Renderings have been revealed for a four-story, 90-unit multi-family development at 90 Rochelle Avenue in Wissahickon, Northwest Philadelphia. Designed by JKRP Architects, the building will include 15 parking spaces, one of which will be ADA Compliant and two will be reserved for electric vehicles.
The building will feature a modern, if somewhat simple, exterior consisting of light gray and white cladding with wood-styled accents and adds some more texture to the building’s design. Gray masonry will be situated on the ground level.
The development will sit on an oddly-shaped lot that appears inconspicuous given its somewhat secluded entrance. The site sits along the SEPTA Manayunk-Norristown Line Regional Rail tracks and offers a small entrance along Rochelle Avenue, which opens up to a larger area in the interior. A large single-story shed currently stands at the site, surrounded by a concrete pad and grass. This portion of the site sits behind other homes fronting Rochelle Avenue, making it almost invisible from the street.
The new project will be adding a significant amount of density to a lot crammed into the hilly Wissahickon landscape. The nearby Wissahickon Regional Rail Station offers transit access. A slightly longer walk through the tunnel leading under the tracks will bring riders to the Wissahickon Transportation Center, one of the city’s busiest bus hubs. The site also sits directly adjacent to the Wissahickon Valley Park, one of the city’s largest urban green spaces, and Main Street Manayunk can also be accessed within walking distance.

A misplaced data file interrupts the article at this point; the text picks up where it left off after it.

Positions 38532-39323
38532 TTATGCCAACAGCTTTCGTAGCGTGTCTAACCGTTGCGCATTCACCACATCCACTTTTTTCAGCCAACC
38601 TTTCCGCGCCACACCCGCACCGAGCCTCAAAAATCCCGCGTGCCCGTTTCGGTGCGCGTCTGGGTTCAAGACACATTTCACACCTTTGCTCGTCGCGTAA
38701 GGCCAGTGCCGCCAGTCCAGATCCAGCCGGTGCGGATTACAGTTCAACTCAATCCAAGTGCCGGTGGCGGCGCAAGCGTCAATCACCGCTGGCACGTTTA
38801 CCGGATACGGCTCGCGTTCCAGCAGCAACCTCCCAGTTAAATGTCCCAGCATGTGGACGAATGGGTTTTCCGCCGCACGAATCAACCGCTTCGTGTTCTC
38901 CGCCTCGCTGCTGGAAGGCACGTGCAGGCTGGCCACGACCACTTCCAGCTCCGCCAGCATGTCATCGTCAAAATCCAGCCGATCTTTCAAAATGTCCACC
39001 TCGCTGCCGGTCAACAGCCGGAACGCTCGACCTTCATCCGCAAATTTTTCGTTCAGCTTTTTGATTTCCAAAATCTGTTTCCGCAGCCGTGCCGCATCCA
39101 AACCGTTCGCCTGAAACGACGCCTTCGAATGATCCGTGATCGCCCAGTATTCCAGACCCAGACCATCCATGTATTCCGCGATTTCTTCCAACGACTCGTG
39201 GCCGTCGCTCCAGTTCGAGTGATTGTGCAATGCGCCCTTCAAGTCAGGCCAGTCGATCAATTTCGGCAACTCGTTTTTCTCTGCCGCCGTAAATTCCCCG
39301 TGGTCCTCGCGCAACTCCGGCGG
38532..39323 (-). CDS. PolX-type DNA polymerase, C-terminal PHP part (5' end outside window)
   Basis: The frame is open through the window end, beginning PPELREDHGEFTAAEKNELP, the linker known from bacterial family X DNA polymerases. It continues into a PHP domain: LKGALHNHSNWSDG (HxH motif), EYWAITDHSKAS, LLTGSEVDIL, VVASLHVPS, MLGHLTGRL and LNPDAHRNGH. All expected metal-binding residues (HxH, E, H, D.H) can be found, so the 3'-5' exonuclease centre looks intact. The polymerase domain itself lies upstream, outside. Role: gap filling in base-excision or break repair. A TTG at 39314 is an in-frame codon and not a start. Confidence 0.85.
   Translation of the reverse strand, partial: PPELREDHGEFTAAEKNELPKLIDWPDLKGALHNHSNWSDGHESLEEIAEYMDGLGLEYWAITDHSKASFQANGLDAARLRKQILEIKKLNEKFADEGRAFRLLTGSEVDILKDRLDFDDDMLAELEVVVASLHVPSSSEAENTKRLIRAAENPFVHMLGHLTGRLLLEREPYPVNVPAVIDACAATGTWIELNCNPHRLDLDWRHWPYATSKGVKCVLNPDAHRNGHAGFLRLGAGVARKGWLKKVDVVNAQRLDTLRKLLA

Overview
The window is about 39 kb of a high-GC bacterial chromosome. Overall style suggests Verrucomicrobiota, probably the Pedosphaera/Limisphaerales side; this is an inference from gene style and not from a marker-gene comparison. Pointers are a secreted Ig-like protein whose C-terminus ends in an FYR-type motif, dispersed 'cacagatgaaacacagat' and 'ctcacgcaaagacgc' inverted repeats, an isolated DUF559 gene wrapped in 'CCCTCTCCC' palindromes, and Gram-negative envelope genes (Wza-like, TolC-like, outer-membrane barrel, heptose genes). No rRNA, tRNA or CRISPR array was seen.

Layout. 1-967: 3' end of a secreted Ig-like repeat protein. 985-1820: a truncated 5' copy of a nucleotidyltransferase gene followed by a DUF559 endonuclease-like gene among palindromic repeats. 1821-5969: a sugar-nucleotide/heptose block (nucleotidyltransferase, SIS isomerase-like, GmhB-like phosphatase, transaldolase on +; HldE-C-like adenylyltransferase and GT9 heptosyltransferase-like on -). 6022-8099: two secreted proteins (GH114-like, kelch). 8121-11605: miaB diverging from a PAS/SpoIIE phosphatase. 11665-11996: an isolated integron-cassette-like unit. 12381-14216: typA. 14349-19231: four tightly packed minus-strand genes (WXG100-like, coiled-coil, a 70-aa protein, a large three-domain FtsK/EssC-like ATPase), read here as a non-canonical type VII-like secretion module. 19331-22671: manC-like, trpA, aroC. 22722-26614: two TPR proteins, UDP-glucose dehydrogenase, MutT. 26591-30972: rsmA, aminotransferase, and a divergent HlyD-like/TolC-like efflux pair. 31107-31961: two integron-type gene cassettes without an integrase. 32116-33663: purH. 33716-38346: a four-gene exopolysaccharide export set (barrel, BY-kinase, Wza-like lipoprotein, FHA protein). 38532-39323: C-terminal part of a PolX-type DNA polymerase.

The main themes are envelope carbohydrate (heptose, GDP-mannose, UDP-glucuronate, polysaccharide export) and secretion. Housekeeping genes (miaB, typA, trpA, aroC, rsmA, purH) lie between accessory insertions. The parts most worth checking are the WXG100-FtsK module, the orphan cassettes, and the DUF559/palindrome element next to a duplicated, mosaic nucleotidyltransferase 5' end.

The planned building greatly resembles a similar multi-family development that was recently constructed on North 31st Street in Brewerytown (see below). That project, which finished construction several years ago, added well over 100 new units to the area within four buildings, all with designs incredibly similar to that of 90 Rochelle. These buildings show how the project at hand will likely look upon completion.
No completion date has been announced, though construction may be finished by 2022 or 2023.
Subscribe to YIMBY’s daily e-mail
Follow YIMBYgram for real-time photo updates
Like YIMBY on Facebook
Follow YIMBY’s Twitter for the latest in YIMBYnews
I live in the neighborhood and many people are concerned about the size of this building not to mention the lack of parking. Your comment of “crammed” is an excellent choice of words. Currently this piece of ground is not zoned for an apartment building, a ZBA Appeal is pending.
I believe this lot sits within an Overlay zoning district, but a City Coundil bill is pending to get around that – the current zoning is for single-family. This odd lot has been more or less vacant for a very long time according to historic maps and atlases. It’s comforting that the building won’t be easily seen, at least when trees are in leaf, since the rendering shows a flat, dull, cheap-looking structure in – or behind – a neighborhood of wonderfully varied and interesting houses.
I think that at 5 stories high, it will be seen!
Wasn’t at all well received at its first round presentation to Civic Design Review and the CDR committee seemed to concur that the developer had run roughshod over the neighbors in pushing their plan.
Sounds awesome. Build big buildings next to septa.